While it's good that a class of weapons is at least nominally banned, it's hard to see a substantive difference between gassing people and blowing their legs off, or piercing their skulls with fragments of depleted uranium shell casings, or dropping white phosphorus on them, or enforcing a medieval siege that results in more than a million contracting cholera (i.e. biological warfare). And if Trump, May, and Macron are concerned with the suffering of innocents, they can start addressing it by not supporting Saudi war crimes in Yemen or Israeli executions of Palestinian protestors. Then there's the legal question. I can't speak for Britain or France, but Trump has no legal authorization to attack the government of Syria. It appears as though their argument on this issue is might makes right; that's transparently illegitimate.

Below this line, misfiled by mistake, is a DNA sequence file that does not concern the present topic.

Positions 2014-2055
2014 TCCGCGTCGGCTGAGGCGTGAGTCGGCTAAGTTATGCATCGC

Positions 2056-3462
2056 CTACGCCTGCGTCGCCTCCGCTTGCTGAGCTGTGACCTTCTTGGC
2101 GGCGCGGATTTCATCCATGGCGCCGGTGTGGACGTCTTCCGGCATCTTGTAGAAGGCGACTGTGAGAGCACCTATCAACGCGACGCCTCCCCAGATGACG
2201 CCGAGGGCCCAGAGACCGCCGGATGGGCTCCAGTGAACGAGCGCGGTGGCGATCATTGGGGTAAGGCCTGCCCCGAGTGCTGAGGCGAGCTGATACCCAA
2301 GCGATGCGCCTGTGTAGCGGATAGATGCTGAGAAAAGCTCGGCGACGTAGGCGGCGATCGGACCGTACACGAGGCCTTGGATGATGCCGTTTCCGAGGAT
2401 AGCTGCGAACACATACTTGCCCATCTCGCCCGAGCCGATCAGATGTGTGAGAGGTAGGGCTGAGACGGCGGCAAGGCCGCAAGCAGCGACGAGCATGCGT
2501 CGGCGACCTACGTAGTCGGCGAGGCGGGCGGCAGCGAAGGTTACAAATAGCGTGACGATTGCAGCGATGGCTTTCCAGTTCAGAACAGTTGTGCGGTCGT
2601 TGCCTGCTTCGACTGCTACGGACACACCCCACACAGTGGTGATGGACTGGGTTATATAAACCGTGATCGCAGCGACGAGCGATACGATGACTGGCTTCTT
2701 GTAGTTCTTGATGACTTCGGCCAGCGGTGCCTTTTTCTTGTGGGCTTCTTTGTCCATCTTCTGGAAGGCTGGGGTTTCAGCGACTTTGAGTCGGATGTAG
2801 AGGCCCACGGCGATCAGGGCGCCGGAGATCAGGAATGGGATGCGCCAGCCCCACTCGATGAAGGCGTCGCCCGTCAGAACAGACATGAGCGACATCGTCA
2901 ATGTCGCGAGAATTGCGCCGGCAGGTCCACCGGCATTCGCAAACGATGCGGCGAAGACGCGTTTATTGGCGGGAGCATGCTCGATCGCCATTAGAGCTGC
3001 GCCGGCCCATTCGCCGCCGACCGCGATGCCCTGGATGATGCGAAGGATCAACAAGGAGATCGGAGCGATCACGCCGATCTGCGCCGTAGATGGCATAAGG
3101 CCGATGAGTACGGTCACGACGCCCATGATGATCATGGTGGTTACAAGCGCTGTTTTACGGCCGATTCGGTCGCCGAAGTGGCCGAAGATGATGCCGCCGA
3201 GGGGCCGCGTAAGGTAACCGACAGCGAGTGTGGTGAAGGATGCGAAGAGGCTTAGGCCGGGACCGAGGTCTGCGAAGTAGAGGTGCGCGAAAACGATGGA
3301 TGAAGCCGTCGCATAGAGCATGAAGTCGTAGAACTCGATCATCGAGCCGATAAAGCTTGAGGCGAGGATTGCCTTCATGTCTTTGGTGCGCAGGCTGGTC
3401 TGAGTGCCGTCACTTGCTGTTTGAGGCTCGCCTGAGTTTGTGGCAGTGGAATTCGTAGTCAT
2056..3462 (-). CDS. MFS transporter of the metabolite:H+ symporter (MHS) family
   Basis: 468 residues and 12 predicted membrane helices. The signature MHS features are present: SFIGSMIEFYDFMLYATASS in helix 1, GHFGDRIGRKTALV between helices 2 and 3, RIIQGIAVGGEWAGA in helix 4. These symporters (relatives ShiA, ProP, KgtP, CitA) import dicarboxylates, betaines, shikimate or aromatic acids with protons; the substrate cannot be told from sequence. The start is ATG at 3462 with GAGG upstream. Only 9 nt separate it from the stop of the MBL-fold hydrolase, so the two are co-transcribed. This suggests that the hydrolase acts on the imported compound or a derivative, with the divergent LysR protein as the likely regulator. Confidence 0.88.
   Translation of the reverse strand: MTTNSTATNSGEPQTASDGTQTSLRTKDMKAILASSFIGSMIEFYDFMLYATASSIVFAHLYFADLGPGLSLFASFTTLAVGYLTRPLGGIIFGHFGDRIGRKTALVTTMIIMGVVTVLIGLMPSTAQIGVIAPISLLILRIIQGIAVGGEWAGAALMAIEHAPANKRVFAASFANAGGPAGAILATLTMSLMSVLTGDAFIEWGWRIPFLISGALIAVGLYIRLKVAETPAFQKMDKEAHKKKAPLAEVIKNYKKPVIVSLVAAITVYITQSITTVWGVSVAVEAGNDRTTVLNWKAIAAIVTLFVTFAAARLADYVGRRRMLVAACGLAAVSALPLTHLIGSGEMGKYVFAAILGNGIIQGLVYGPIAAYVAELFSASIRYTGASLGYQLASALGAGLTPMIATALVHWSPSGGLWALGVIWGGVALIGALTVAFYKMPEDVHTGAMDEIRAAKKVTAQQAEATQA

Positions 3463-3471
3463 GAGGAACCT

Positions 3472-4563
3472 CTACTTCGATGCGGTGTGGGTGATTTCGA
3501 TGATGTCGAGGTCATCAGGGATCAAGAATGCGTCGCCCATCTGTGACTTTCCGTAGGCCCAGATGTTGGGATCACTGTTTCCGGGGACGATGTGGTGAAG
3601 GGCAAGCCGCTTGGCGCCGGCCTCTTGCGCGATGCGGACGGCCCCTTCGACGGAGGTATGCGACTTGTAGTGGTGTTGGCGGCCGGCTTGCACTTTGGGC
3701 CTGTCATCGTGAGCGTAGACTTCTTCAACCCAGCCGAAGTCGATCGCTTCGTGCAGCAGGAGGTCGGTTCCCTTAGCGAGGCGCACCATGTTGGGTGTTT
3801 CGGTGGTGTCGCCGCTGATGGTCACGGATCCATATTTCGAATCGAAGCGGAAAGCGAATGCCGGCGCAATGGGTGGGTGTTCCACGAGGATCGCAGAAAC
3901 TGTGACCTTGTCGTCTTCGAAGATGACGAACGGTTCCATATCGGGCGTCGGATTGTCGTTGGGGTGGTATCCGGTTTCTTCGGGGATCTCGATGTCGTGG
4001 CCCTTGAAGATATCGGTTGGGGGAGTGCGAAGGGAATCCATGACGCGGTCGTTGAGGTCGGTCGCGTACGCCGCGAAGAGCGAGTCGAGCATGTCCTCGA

The result when every power pursues their own interests.Restraining a Trump administration powered by John Bolton and Mike Pompeo is going to be difficult. It isn't made any easier by internal divisions evident on the left. Clearly we don't need to agree on everything to agree that American intervention in Syria is a bad idea and shouldn't be done. There's a natural tendency to turn conflicts of this type into a kind of zero-sum game between bad players and good players; this is not unique to the left, obviously. There are people on the left who support the rebellion in Syria and those who think it's populated entirely by terrorists. Likewise, I've heard leftists essentially align themselves with the Assad regime and others call for its overthrow.